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International capital flows play a critical role in the development process. On the one hand, a stable stream of capital flows could augment the capital stock accumulation of a country and, hence, spur economic growth. On the other, volatile capital flows increase the risks that could induce financial and economic crises. Moreover, contrary to the efficient allocation implied by the neoclassical growth theory, Lucas (1990) poses the paradox of "Why Doesn't Capital Flow from Rich to Poor Countries?". Recent studies also demonstrate an even stronger phenomenon known as the allocation puzzle or upstream capital flows. That is, fast-growing emerging markets have associated with net capital outflows on average (e.g., Gourinchas and Jeanne 2013). While previous studies provide explanations about cross-country differences in human capital (Lucas 1990), institutional quality (Alfaro et al. 2008), I argue that the capital flows are also explained by differences in natural resources in the current era of financial globalization. In general, I demonstrate the role of initial wealth compositions. In this dissertation, I define capital stock more broadly than the standard neoclassical growth model in terms of wealth accumulation, comprising physical capital, human capital, natural capital, net foreign assets, social capital, and domestic financial capital (as in Gylfason 2004). By exploiting a recent database on wealth accounting by the World Bank, I find that the wealth composition matters in explaining capital flows across 108 countries over 1995-2015. More importantly, results of Chapter 1 suggest that initial abundance measures of subsoil natural resources and net foreign asset positions explain much of the subsequent annualized average net capital inflows. An alternative measure of net capital inflows also suggests a stabilizing role of the valuation effects in the international financial system. In sum, measures of wealth abundance and net capital inflows should be considered carefully in studying the patterns of international capital flows. Results from the typical measure suggest that capital mobility allows subsoil resource-rich countries to invest their resource rents abroad, so they could better smooth the use of resource windfalls. Therefore, the inclusion of natural capital emphasizes the role of economic management in whether to channel rents toward productive investment and human capital to industrialize the economy, or to accumulate foreign assets for exchange rates managements and for precautionary motives due to volatile international commodity prices. It should be noted that there is no evidence on the neoclassical allocative efficiency— the relationship between economic growth rates and net capital inflows. Due to the insignificant finding of the allocative efficiency, Chapters 2 and 3 extend and modify the first chapter's conceptual framework. Chapter 2 investigates not only international capital flows but also some explanations for the persistent global imbalances. Using a unified sustainable growth framework with a broad definition of total wealth, I demonstrate that there could be specific spillover effects (or specific complementarities) rather than an overall complementarity effect, which is simply proxied by real per capita growth rates. For instance, the interaction between human capital and physical capital generates a positive spillover effect, as explained by Lucas (1990). Thus, the departure from the focus on the overall complementarity to specific complementarities and tradeoffs in capital stocks provides us with a way of testing for 13 hypotheses, motivated by the broad literature of international finance and sustainable development. Some of these are about a human capital externality, the global saving glut argument, and negative spillover effects from natural capital on institutions and financial development. I also test for Blecker's (2005) argument on comparative advantage in selling financial assets and find supporting evidence. The implication of such findings implies that the current account (CA) deficit countries with highly developed financial systems have benefited from the current international monetary and financial system (IMFS) through the role of valuation effects. On the other hand, financial liberalization allows subsoil-rich economies to smooth the use of windfalls through foreign reserves accumulation. Other developing countries with CA surpluses due to excess savings, rather than low imports, reflect the flaws in the current IMFS. Chapter 3 is motivated by utilizing theoretical insights from overlapping generations (OLG) models with non-Ricardian equivalence, rather than the assumption of the infinitely lived agent as in previous chapters. I, therefore, examine not only net total capital inflows but also consider the distinction of private and official flows. In addition to the heterogeneities in economies' wealth compositions, I investigate the role of demographic structures by highlighting the aging population phenomenon. In other words, while using the unified sustainable growth framework with a broad definition of wealth, I distinguish between private and official capital flows, and between the relative ratios of young and old groups to the working-age population. All these factors relate to capital flow movements through their effects on saving-investment decisions. Overall findings support the adoption of OLG with non-Ricardian equivalence models in analyzing aggregated and disaggregated capital flows. Also, the inclusion of demographic factors seems to correct for the omitted variable bias. Moreover, cross-country differences in initial wealth compositions are of great importance for different types of disaggregated capital flows, and so policy implications differ accordingly.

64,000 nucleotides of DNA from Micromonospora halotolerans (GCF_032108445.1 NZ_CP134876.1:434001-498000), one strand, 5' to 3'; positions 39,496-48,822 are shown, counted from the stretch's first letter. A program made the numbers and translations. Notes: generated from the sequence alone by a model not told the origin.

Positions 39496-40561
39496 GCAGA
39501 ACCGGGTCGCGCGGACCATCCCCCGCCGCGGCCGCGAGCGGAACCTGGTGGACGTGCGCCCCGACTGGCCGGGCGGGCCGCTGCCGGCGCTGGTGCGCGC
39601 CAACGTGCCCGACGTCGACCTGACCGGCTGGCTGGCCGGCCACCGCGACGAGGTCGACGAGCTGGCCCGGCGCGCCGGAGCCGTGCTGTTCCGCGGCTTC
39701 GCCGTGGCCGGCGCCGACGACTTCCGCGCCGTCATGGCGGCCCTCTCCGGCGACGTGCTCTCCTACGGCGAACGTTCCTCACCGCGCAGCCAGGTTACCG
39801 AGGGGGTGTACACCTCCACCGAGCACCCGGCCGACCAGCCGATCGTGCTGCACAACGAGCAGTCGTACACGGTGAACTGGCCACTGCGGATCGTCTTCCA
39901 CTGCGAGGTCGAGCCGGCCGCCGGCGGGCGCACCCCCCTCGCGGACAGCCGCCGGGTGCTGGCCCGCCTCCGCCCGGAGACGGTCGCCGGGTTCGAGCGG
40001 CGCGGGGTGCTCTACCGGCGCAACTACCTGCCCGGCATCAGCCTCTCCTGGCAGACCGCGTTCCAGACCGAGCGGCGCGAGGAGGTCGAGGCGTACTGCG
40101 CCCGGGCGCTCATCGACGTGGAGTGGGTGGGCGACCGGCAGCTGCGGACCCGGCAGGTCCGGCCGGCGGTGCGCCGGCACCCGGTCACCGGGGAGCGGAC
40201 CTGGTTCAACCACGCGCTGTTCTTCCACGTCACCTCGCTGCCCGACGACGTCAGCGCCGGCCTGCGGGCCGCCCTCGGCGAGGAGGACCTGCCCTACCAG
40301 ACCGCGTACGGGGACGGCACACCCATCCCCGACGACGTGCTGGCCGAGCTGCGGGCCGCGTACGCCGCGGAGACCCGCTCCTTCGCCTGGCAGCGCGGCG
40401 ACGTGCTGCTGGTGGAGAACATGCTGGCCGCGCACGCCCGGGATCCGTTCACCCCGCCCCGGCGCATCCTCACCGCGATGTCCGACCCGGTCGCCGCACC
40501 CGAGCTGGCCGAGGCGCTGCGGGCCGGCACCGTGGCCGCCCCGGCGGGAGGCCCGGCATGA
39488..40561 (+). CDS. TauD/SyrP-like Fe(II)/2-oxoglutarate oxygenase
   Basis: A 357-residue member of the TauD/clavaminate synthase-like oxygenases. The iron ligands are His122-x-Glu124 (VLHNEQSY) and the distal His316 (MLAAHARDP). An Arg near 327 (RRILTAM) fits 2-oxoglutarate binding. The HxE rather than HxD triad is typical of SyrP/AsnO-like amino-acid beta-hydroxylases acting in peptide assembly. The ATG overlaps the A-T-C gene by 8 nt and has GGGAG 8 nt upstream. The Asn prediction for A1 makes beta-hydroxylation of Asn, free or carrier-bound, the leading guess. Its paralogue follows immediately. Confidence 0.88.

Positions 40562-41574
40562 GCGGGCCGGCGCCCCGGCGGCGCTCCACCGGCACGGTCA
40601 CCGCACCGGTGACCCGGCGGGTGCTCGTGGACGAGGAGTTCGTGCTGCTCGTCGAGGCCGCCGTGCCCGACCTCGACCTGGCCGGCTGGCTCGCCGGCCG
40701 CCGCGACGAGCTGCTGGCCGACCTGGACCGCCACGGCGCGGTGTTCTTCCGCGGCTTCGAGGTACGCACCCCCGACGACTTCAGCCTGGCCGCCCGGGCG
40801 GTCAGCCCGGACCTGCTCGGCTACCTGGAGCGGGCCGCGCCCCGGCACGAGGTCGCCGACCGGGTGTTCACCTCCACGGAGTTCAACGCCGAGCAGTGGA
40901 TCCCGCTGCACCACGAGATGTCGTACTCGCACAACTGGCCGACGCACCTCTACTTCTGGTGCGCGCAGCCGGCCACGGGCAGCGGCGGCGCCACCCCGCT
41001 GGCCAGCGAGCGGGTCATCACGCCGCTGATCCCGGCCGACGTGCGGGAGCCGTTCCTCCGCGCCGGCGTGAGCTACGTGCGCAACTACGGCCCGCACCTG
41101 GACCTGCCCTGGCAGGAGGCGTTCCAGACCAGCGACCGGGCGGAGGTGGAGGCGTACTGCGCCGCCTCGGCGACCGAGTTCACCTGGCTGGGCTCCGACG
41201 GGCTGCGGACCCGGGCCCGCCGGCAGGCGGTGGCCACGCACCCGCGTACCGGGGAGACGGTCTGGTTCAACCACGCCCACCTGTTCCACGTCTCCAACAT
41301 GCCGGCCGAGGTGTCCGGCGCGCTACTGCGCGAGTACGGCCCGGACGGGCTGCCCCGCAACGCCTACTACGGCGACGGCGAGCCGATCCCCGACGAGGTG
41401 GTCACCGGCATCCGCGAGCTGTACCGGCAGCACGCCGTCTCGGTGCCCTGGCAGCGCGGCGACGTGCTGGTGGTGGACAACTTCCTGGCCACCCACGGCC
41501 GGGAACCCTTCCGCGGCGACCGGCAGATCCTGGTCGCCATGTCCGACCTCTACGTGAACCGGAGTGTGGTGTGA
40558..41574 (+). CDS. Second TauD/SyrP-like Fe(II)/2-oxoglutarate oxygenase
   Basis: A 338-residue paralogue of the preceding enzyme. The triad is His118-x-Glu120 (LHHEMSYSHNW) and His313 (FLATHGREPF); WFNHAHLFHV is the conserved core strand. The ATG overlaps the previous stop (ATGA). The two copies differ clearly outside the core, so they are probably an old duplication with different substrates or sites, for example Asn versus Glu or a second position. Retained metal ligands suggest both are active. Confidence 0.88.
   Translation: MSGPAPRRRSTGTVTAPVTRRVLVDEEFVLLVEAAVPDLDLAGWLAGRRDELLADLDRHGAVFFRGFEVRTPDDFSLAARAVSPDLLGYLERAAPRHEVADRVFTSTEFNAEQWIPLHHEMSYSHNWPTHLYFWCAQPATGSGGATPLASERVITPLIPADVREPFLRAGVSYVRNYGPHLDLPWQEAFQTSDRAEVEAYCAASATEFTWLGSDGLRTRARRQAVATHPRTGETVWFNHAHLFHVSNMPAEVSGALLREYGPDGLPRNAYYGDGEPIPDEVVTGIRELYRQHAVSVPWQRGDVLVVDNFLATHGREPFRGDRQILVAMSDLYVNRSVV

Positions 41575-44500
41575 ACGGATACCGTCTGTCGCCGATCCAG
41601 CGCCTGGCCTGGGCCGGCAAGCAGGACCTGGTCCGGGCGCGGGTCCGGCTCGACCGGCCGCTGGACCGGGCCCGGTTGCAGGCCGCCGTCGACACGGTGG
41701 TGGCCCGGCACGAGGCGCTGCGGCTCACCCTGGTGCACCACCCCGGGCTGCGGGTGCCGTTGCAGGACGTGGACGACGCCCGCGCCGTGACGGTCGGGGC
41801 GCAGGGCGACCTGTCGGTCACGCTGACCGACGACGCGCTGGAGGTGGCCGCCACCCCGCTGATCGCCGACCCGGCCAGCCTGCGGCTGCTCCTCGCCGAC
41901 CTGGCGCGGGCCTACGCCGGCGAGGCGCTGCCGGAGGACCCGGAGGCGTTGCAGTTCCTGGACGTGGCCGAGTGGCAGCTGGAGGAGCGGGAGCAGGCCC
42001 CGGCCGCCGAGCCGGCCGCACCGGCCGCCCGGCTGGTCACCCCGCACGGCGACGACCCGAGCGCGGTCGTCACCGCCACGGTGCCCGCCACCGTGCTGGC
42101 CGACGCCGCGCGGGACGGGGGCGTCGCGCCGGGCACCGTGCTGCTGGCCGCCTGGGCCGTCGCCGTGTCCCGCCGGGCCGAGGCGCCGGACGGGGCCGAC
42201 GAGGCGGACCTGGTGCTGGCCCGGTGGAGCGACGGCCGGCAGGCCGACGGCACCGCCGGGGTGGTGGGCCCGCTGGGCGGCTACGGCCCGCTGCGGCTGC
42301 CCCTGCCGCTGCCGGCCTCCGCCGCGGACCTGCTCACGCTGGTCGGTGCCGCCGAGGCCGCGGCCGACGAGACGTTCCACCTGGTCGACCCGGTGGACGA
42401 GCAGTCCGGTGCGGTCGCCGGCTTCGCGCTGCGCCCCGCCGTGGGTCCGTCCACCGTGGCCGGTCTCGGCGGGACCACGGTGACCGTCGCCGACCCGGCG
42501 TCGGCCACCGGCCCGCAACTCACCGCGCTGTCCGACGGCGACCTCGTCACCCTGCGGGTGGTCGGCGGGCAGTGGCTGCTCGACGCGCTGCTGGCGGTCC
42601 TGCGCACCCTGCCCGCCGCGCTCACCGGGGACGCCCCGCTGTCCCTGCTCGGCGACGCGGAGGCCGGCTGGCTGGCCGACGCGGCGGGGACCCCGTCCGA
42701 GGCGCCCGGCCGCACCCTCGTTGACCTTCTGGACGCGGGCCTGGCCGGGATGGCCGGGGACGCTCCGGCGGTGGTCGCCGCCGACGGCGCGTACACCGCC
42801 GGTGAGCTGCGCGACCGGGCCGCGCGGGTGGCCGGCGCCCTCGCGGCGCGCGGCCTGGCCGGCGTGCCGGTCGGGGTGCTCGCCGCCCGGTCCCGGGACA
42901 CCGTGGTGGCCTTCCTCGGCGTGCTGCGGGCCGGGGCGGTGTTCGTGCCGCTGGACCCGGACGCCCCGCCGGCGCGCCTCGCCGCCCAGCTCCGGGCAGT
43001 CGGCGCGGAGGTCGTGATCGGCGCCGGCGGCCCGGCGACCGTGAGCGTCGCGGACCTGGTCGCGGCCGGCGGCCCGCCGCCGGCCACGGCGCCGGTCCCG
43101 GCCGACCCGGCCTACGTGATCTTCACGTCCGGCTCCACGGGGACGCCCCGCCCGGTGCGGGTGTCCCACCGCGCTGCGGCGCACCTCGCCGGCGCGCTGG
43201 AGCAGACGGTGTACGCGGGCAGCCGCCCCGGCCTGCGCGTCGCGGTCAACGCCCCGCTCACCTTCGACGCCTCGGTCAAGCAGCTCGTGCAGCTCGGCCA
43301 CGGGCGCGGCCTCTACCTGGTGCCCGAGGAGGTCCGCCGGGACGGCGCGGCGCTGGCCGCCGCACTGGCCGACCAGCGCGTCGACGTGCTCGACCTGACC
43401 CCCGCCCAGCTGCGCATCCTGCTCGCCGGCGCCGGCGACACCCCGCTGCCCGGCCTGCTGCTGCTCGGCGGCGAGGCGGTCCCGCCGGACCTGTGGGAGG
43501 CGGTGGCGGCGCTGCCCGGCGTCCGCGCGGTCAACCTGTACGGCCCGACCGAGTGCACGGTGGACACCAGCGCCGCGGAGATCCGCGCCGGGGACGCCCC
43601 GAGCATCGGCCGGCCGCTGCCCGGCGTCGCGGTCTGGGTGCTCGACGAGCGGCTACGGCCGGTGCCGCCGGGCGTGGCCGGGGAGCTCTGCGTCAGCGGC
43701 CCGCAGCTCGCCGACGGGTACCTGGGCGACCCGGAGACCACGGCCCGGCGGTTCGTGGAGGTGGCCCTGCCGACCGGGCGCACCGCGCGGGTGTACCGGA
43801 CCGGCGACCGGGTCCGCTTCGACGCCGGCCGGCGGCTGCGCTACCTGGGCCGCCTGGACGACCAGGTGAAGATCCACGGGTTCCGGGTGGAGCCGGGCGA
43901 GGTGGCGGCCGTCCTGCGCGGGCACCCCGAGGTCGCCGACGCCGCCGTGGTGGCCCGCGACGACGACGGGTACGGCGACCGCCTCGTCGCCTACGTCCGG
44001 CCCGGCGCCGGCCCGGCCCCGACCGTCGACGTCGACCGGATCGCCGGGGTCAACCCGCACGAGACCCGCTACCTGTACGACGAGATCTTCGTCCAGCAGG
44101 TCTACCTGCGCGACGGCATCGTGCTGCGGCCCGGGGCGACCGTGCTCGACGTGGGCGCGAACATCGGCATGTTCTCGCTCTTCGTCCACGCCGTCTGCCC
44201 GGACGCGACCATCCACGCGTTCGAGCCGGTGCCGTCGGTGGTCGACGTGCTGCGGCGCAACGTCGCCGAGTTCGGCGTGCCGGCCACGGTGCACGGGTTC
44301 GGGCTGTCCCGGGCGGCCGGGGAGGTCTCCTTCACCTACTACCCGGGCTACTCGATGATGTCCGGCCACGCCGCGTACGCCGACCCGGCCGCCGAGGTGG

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financial globalization
international financial system
sustainable development
global imbalances
capital flows
open economy growth